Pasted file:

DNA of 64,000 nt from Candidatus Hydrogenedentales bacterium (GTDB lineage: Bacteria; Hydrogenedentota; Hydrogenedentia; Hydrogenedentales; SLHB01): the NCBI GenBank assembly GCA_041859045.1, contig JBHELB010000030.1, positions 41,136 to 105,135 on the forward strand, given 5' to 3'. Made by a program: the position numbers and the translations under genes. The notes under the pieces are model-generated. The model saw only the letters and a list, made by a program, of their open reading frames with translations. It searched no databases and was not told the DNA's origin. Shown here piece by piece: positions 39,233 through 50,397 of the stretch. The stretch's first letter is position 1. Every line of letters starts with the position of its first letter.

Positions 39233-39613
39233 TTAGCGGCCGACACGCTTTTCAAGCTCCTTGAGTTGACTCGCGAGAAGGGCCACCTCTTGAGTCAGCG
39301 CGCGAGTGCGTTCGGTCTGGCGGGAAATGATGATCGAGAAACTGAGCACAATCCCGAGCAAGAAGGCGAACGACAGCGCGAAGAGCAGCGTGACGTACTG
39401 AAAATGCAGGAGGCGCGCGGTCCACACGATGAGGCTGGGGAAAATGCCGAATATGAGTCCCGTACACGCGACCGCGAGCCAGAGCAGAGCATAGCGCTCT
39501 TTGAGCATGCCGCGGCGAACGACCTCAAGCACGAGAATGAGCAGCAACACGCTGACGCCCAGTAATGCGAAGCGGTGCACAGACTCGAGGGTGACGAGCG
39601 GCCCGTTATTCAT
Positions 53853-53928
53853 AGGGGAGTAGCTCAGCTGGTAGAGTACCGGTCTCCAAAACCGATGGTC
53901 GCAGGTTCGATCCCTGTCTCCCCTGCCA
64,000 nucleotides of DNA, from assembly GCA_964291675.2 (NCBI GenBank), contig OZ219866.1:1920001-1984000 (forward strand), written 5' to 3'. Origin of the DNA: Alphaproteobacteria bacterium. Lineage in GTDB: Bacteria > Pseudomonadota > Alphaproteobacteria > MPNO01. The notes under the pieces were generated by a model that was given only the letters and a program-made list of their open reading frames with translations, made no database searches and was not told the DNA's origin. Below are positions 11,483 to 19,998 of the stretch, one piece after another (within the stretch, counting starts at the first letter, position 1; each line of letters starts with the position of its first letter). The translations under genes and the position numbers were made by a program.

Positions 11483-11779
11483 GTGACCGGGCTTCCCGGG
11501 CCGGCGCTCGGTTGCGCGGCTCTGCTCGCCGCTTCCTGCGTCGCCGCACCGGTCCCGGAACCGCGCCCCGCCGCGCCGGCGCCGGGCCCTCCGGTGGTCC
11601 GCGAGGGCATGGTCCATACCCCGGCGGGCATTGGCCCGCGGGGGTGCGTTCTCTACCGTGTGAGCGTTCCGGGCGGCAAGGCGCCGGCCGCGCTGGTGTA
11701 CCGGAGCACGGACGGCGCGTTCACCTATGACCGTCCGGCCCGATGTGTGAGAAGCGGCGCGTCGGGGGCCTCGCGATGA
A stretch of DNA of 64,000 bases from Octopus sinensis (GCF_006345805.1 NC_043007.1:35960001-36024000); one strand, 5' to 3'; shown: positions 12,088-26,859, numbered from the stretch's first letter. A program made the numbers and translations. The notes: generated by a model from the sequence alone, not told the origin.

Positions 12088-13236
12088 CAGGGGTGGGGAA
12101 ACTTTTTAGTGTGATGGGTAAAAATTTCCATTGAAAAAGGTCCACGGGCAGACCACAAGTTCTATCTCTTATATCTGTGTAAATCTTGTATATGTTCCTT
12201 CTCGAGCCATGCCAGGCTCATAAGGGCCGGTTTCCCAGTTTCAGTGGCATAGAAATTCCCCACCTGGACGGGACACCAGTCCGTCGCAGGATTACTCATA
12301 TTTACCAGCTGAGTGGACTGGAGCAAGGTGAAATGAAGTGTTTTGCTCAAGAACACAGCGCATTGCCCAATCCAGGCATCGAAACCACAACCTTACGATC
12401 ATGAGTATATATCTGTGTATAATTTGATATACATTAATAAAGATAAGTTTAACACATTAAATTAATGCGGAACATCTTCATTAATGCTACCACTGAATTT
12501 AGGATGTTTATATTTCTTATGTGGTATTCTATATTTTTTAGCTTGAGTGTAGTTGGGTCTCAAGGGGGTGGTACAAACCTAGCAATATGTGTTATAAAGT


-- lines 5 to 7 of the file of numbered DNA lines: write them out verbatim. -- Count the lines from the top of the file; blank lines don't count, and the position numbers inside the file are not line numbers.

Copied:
39401 AAAATGCAGGAGGCGCGCGGTCCACACGATGAGGCTGGGGAAAATGCCGAATATGAGTCCCGTACACGCGACCGCGAGCCAGAGCAGAGCATAGCGCTCT
39501 TTGAGCATGCCGCGGCGAACGACCTCAAGCACGAGAATGAGCAGCAACACGCTGACGCCCAGTAATGCGAAGCGGTGCACAGACTCGAGGGTGACGAGCG
39601 GCCCGTTATTCAT